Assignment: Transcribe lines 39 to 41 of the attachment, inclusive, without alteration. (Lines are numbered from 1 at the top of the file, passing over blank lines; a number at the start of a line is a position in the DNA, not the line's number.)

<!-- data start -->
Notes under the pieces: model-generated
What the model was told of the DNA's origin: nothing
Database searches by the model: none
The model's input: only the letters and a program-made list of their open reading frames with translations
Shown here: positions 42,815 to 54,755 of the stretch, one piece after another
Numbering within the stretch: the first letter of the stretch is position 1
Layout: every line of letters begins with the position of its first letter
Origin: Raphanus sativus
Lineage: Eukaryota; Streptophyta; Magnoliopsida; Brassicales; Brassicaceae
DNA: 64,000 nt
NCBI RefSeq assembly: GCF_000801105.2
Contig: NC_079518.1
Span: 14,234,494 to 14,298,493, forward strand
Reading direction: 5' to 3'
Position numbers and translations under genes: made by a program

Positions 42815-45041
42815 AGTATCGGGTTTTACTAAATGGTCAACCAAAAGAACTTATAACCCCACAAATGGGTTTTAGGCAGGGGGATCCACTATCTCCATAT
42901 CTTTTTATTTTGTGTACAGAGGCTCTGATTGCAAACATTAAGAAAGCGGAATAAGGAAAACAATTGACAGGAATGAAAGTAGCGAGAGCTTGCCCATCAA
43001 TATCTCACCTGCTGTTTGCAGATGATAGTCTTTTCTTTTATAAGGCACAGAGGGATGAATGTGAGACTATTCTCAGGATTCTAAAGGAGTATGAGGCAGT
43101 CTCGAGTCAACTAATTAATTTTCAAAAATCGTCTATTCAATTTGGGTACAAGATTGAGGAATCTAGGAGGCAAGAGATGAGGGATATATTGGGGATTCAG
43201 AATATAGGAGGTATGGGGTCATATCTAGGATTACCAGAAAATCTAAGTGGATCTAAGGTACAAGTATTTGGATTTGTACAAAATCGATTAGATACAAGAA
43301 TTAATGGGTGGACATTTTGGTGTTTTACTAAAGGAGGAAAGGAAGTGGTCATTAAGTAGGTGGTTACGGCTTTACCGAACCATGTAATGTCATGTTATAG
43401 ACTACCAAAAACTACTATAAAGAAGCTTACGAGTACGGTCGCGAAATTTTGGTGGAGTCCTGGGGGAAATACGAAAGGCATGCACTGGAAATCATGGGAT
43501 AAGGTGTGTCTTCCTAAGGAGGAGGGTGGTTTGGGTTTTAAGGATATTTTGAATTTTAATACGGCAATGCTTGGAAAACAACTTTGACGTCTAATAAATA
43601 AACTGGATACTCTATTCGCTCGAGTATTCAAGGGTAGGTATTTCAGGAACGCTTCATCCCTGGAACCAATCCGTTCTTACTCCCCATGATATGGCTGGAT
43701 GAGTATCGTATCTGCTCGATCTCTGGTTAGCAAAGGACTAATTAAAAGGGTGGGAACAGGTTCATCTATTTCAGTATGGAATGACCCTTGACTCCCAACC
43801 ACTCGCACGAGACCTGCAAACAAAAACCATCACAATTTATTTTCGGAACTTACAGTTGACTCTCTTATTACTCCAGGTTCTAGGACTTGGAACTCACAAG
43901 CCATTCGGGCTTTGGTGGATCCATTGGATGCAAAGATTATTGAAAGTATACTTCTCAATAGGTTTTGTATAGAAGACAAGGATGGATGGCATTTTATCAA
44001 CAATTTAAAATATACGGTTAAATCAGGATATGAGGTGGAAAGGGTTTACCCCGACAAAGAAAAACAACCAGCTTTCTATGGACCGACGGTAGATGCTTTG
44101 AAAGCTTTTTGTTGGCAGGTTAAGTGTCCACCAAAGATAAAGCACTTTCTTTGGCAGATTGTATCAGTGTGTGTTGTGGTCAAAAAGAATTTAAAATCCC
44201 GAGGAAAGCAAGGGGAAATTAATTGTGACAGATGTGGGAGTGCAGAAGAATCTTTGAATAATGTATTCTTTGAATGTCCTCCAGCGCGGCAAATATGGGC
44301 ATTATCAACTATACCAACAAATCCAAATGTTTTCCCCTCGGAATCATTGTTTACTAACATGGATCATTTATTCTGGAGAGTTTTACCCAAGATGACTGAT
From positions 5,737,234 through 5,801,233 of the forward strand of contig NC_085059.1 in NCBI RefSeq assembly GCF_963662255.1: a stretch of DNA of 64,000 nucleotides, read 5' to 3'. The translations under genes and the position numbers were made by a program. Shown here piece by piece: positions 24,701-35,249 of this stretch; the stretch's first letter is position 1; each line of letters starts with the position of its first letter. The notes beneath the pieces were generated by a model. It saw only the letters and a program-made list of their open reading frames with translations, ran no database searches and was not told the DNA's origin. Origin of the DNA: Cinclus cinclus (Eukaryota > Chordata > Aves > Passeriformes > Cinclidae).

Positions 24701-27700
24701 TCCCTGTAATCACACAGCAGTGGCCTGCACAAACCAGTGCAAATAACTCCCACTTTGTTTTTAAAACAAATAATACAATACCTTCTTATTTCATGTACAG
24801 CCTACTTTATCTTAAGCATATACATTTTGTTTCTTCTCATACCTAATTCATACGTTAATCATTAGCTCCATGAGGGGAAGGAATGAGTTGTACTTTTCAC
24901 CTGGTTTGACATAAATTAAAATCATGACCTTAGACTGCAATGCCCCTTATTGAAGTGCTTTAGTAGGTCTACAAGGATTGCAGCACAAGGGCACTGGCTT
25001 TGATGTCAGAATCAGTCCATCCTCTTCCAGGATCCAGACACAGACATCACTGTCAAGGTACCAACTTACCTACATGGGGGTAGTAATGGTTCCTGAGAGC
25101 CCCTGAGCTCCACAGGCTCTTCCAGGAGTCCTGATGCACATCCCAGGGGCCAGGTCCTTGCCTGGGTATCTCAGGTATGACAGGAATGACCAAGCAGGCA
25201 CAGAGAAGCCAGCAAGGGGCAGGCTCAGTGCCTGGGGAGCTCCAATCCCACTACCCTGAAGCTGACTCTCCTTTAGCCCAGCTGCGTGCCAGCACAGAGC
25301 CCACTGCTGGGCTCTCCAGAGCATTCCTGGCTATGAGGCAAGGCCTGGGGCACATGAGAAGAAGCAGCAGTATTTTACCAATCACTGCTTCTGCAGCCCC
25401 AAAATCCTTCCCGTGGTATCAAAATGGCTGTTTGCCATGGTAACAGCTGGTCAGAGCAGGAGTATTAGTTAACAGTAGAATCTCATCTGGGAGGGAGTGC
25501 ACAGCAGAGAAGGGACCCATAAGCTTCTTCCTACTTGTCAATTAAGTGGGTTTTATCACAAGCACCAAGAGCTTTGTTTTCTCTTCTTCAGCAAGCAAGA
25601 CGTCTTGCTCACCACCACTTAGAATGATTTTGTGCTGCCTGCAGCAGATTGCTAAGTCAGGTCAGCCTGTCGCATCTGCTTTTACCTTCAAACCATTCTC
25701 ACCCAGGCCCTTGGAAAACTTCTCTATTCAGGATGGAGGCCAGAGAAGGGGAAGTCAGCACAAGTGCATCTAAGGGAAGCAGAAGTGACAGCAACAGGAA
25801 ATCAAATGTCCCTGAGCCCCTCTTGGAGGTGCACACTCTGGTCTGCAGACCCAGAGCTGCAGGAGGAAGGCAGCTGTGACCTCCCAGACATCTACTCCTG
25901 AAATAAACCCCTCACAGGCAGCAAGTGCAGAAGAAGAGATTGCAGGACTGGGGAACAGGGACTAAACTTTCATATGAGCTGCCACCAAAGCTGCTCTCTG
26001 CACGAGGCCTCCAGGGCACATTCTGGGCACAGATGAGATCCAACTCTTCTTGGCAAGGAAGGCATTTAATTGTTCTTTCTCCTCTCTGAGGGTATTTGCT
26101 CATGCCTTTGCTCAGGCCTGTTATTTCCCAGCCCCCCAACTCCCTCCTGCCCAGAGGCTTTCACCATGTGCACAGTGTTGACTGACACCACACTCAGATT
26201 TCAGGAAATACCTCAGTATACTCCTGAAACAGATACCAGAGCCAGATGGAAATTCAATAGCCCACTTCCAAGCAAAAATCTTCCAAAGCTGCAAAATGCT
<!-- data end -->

25101 CCCTGAGCTCCACAGGCTCTTCCAGGAGTCCTGATGCACATCCCAGGGGCCAGGTCCTTGCCTGGGTATCTCAGGTATGACAGGAATGACCAAGCAGGCA
25201 CAGAGAAGCCAGCAAGGGGCAGGCTCAGTGCCTGGGGAGCTCCAATCCCACTACCCTGAAGCTGACTCTCCTTTAGCCCAGCTGCGTGCCAGCACAGAGC
25301 CCACTGCTGGGCTCTCCAGAGCATTCCTGGCTATGAGGCAAGGCCTGGGGCACATGAGAAGAAGCAGCAGTATTTTACCAATCACTGCTTCTGCAGCCCC